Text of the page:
On inheritance, the Ogboin’s have two processes that are involved culturally. The first process is called Tiridu-diye. Few and less important properties of the dead is shared with everybody that is around at that time. The next process is called Waridu-diye. This is sharing of the dead man property’s within the immediate family members alone.
The Ibenanaowei, the king of the kingdom, He is the custodian of the culture of the people. He has authority over all the communities of the kingdom next on the category is the Amanaowei. These are paramount rulers in the various towns the makes up the Kingdom. They are to control their various towns. Each town is divided into quarters and all the quarters are headed by quarter Chiefs called Birinanaowei. The quarters are in turn divided into compounds called Pele. Each compound is headed by a compound Chief who is to control the members and inhabitants of that compound.
The people of Ogboin kingdom has some other outstanding cultures that are of great importance today. Some of them are
Tari - Love: The concern that of our fore-fathers had among themselves in ancient times is worthy of emulation the people in those time were very co-operative. Tari is in everywhere. There was few if any form of hatred to anybody within the neighbourhood, it was been taken care by all the people there people assisted each other, whether it is farming, processing of palms and the likes. Unfortunately that zeal of Tari is gradually fading away in today in the kingdom.
Gesiyigba - Truthfulness – was yet another key quality of the people in the past that is gradually fading away. The people of the kingdom where truthful to each other. They did’nt say one thing and do another thing.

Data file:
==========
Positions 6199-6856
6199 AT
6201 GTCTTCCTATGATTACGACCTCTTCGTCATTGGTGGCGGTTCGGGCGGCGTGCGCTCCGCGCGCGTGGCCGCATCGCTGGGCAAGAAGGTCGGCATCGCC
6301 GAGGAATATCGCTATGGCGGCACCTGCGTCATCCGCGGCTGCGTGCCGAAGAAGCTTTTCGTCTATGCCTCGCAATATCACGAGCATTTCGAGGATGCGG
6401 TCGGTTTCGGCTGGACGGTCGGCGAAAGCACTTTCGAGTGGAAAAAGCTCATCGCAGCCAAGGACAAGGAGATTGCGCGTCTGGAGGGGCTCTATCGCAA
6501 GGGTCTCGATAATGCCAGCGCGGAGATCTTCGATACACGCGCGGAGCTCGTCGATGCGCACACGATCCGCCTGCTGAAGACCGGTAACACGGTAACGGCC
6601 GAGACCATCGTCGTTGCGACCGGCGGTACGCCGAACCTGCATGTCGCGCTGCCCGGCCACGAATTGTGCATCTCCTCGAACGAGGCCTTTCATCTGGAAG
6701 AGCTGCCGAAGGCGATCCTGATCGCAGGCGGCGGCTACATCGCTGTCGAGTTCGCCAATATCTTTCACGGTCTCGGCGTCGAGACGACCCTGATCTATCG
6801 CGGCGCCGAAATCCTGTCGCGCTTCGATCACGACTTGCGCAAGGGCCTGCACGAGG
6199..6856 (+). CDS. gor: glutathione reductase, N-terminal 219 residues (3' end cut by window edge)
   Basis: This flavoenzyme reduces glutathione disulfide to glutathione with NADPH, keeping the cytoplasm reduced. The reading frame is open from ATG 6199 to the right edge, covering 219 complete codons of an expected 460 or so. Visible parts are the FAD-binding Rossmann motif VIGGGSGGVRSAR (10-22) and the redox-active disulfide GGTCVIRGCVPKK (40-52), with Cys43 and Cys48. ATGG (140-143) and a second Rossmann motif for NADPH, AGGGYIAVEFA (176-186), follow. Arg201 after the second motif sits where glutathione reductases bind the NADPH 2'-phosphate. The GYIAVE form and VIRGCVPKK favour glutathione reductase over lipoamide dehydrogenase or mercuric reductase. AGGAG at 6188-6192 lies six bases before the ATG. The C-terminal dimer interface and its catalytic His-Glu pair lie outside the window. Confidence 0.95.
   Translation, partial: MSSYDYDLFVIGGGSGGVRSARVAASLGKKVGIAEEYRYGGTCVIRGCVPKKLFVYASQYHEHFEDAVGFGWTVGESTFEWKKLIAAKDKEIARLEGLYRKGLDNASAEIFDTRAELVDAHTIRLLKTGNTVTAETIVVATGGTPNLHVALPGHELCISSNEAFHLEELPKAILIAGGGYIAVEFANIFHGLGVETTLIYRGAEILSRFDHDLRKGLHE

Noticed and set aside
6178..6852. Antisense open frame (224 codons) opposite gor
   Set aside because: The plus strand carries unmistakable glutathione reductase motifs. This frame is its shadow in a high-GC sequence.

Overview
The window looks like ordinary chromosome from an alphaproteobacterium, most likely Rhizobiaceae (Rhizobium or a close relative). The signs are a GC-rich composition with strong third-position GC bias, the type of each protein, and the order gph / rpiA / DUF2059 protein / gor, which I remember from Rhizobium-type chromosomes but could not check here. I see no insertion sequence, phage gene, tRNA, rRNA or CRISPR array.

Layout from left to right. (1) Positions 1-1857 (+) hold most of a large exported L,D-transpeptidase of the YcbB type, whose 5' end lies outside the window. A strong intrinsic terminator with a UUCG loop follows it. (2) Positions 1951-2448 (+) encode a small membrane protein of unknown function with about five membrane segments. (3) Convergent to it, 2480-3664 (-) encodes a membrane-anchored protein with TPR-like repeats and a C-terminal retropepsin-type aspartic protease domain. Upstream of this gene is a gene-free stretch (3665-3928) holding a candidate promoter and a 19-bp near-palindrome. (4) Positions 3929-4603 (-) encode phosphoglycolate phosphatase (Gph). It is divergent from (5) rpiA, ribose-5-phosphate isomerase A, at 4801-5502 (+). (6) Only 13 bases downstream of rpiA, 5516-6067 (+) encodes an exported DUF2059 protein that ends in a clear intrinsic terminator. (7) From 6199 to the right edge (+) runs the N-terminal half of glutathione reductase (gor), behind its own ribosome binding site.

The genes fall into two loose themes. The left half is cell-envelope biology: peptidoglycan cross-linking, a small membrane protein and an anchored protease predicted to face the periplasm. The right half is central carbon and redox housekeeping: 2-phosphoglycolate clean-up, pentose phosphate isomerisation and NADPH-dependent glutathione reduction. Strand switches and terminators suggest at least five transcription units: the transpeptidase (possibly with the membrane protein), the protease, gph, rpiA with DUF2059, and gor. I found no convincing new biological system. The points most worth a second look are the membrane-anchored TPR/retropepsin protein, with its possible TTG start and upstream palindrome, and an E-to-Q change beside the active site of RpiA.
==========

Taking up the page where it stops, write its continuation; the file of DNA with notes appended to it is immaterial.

Tebeyerimo – Respect for elders: Tebeyerimo was held in high esteem. The elders were look as mini gods because of their experience. The elders words were regarded as the words of wisdom. Everybody in the kingdom had great respect for the elders just as the elders were truthful. The younger ones always look at their elder as decision makers and their decisions were held in high esteem.
Ebadaimenekeme – Hardwork: This was the norm in the people of Ogboin kingdom. Furu (stealing) was abhorred in every aspect in the lives of the people of the kingdom. Everybody that is of age whether male or female are doing one business activities or the other in other to take care of their families. All in the kingdom were hardworking.
In culture of Ogboin kingdom, when married women in cause of looking unexpectedly had a sharp saliva sprint into the food, that food is defiled and no longer given to the husband, a married woman never serves her husband with a food that she has poured on the ground without the consent of the husband. Tradition has it that the gods of the land afflict such a person when this act is violated. Women under their menstrual period do not harvest pepper, particularly the yellow pepper; if violated, kills or changes the variety, Local extraction of palm kernel oil within the community is prohibited. It must be taken to the end of the town or behind all the houses in the compound before extracting. In ancient times, Lion (komo-owei) use to come into the town from the forest, thus a concoction was made adding the palm kernel oil and buried in the community to drive the Lions away from the community.